Marvel Really, Really Wants to Make a Female Superhero Movie…Someday


In a recent conversation with the movie site, Marvel Studios producer/sometime director Louis D’Esposito said some encouraging stuff about the future of female superheroes getting movies of their very own: Marvel would totally like that to happen because the studio has heard the cacophonous internet clamoring for more female superheroes on the big screen. The only problem is that, in Marvel’s grand strategy for cinematic dominance, we’re only in Phase Two of superhero movies — a woman-driven movie wouldn’t arrive until Phase Three (if at all).

Addressing that growing call for a female superhero movie (or, lest we get too far ahead of ourselves, franchise), D’Esposito offered some encouraging words:

There’s obviously a drumbeat that is banging louder and louder that we want a female lead superhero… [W]e have strong female characters in our films from Black Widow to Pepper Potts to Peggy Carter and you never know. Maybe there’s an offshoot film with one of them. Or Captain Marvel, you know?

Black Widow, Pepper Potts, and Peggy Carter are all fine, but, as io9’s Rob Bricken pointed out back in July in his rallying cry for a legit female superhero movie, none of those characters have the superpowered chops to truly rival Marvel’s big guns. Black Widow can kick a pretty much every non-superhuman’s ass thoroughly, but she still has to fight on the ground next to Hawkeye (whose power is being able to shoot a medieval weapon really well) and Captain America (essentially, a really old-timey, Frisbee-throwing gymnast). The movies need a truly super-powered female character, someone like Captain Marvel, a “lady badass” who, to paraphrase Bricken, can hold her own against the Hulk, Thor, and Iron Man.

Carol Danvers becomes Captain Marvel — and I’ll make this as briefly nerdtastic as possible — when she’s genetically fused with alien DNA, granting her really sweet cosmic powers like the ability to fly, the power to shoot energy from her hands, be virtually indestructible, and generally all the other things that make a stakes-raising protagonist. Who wouldn’t want to see a movie featuring one of Marvel’s best, most powerful characters?

And yet, for all D’Esposito’s optimism, there’s still the lingering doubt that the studio has the will or capacity to make an awesome Captain Marvel movie:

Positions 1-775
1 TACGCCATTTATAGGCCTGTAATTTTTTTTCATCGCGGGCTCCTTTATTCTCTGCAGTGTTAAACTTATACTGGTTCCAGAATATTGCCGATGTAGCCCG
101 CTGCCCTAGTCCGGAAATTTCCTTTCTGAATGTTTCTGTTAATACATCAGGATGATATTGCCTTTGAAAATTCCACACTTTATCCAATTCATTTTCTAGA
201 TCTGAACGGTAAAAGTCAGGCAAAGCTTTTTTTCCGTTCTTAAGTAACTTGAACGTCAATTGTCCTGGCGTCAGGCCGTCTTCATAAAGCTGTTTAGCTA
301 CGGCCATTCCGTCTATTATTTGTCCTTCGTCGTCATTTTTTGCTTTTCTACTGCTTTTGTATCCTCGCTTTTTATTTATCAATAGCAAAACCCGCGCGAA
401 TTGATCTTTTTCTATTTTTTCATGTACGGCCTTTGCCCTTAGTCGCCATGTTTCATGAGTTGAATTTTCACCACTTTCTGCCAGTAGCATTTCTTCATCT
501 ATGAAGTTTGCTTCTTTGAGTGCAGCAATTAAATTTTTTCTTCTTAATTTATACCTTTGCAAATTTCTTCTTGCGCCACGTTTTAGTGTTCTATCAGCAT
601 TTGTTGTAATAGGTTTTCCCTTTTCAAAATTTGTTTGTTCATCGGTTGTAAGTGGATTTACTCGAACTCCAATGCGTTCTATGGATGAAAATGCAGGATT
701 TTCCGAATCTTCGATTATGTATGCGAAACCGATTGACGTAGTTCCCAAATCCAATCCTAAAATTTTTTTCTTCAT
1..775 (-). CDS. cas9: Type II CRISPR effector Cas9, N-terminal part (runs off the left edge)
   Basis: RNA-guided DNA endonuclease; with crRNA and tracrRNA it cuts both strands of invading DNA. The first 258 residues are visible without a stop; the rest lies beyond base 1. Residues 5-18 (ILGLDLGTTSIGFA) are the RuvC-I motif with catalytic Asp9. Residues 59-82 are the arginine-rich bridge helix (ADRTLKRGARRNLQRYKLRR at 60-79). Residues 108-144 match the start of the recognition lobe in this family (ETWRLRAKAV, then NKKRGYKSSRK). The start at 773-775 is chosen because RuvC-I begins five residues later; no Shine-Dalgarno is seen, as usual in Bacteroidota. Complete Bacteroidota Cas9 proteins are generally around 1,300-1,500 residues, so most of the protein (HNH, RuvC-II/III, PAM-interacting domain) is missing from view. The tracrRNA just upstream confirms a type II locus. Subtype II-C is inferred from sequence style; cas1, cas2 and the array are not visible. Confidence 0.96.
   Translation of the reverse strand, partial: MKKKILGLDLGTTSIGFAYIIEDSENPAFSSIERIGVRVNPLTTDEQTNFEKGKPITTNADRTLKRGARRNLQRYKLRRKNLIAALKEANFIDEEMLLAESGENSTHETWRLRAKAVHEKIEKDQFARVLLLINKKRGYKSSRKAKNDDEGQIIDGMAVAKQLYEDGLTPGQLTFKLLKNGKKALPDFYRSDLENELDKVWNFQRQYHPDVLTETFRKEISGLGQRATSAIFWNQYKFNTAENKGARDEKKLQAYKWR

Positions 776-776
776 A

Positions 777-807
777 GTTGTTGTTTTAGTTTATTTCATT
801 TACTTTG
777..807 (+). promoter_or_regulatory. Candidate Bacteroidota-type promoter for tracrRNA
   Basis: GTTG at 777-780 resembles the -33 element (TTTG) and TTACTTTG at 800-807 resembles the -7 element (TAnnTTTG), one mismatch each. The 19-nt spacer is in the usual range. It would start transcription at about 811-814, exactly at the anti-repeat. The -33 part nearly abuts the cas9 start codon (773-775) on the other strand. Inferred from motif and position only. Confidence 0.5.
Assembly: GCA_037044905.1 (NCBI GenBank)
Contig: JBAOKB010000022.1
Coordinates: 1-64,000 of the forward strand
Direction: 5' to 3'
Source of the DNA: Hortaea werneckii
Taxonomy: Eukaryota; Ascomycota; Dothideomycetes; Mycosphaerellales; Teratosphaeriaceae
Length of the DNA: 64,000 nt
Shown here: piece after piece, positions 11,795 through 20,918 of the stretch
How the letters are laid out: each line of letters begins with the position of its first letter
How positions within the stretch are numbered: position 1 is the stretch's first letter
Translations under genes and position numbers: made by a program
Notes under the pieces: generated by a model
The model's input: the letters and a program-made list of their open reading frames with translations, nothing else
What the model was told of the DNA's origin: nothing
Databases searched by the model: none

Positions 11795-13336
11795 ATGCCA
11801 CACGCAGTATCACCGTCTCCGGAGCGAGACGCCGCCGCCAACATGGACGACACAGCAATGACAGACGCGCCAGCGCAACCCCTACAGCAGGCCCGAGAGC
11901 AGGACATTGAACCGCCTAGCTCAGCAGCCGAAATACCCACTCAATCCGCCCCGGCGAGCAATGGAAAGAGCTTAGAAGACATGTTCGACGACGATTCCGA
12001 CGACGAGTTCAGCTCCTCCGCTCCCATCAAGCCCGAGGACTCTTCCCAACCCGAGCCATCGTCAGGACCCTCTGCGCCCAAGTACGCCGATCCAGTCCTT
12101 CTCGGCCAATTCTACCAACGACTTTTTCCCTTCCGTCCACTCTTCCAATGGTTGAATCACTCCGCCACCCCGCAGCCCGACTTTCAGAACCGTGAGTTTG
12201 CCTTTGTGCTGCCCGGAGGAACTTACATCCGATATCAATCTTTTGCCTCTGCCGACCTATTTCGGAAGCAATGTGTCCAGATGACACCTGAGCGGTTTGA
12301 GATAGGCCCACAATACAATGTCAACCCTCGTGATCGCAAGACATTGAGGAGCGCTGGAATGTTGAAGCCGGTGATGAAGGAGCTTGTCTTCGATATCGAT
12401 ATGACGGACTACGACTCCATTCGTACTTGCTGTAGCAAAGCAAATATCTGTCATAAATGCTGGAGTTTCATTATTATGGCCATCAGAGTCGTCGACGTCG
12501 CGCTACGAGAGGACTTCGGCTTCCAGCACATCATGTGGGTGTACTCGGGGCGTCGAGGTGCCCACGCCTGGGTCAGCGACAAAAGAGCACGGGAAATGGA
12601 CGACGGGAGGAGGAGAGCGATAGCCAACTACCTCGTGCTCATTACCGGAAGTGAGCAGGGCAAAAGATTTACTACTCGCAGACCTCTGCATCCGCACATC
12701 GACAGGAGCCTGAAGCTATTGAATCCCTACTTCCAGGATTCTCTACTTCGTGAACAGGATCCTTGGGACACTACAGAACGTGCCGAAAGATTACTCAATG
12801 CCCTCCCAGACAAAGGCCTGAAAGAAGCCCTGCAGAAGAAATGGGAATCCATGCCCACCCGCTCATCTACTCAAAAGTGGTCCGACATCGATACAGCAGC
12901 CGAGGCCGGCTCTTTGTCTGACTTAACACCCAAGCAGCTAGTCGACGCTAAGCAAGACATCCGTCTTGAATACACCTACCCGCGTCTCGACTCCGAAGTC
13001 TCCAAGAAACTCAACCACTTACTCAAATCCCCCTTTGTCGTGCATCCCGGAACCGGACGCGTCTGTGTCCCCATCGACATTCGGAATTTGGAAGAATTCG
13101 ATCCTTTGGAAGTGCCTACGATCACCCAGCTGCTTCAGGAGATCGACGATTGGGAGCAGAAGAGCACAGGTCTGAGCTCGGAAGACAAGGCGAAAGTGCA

It’s hard because we have a small group at Marvel. We do two films a year. To get those two films done and to do them right takes a lot of work and manpower. And female-power, obviously. To add a third film and to just put it in the slate right now is difficult. We have these next three, four, five films coming out and that’s what we’re really concentrating on.

Granted, D’Esposito’s caution about thinking too far ahead is prudent — even with a brand as apparently strong as Marvel’s, which has notched massive blockbusters with its most recent slate of male-driven superhero flicks, we live in an age of diminishing box office returns. If the next wave of Robert Downey Jr.-less movies (Guardians of the Galaxy, Thor: The Dark World, and Captain America: The Winter Soldier) somehow tank, Phase Three might be a short-lived cinematic era. After all, it will begin in late 2015 with Edgar Wright’s Ant-Man, a shrug-inducing choice for a franchise-starting movie character if ever there was one.

Then again, what the fuck, Marvel? We’ve seen after-credits cameos in Marvel movies since FOREVER ago, so why can’t we start dropping hints that Captain Marvel is going to swoop in during the next giant Avengers battle and steal Hulk’s punching thunder? There have been two Hulk movies, and they were both extremely average. Hollywood studios haven’t really been in the business lately of sinking huge piles of money into staying ahead of the trends, especially not since they discovered the treasure trove of comics stashed beneath their floorboards just waiting to be mined for box office gold.

Right now, all the male superhero storylines have been told. It’s a stale genre, full of dudes with different powers. It’d be nice if there was a studio push to, you know, liven things up a little bit by putting a super-powered woman in the lead role, hopefully sometime before audiences get bored with the pattern and superhero movies become straight-to-Netflix kickboxing expos starring Some Guy Who Isn’t Jason Statham.

Marvel Studios Wants a Female-Led Superhero Film []

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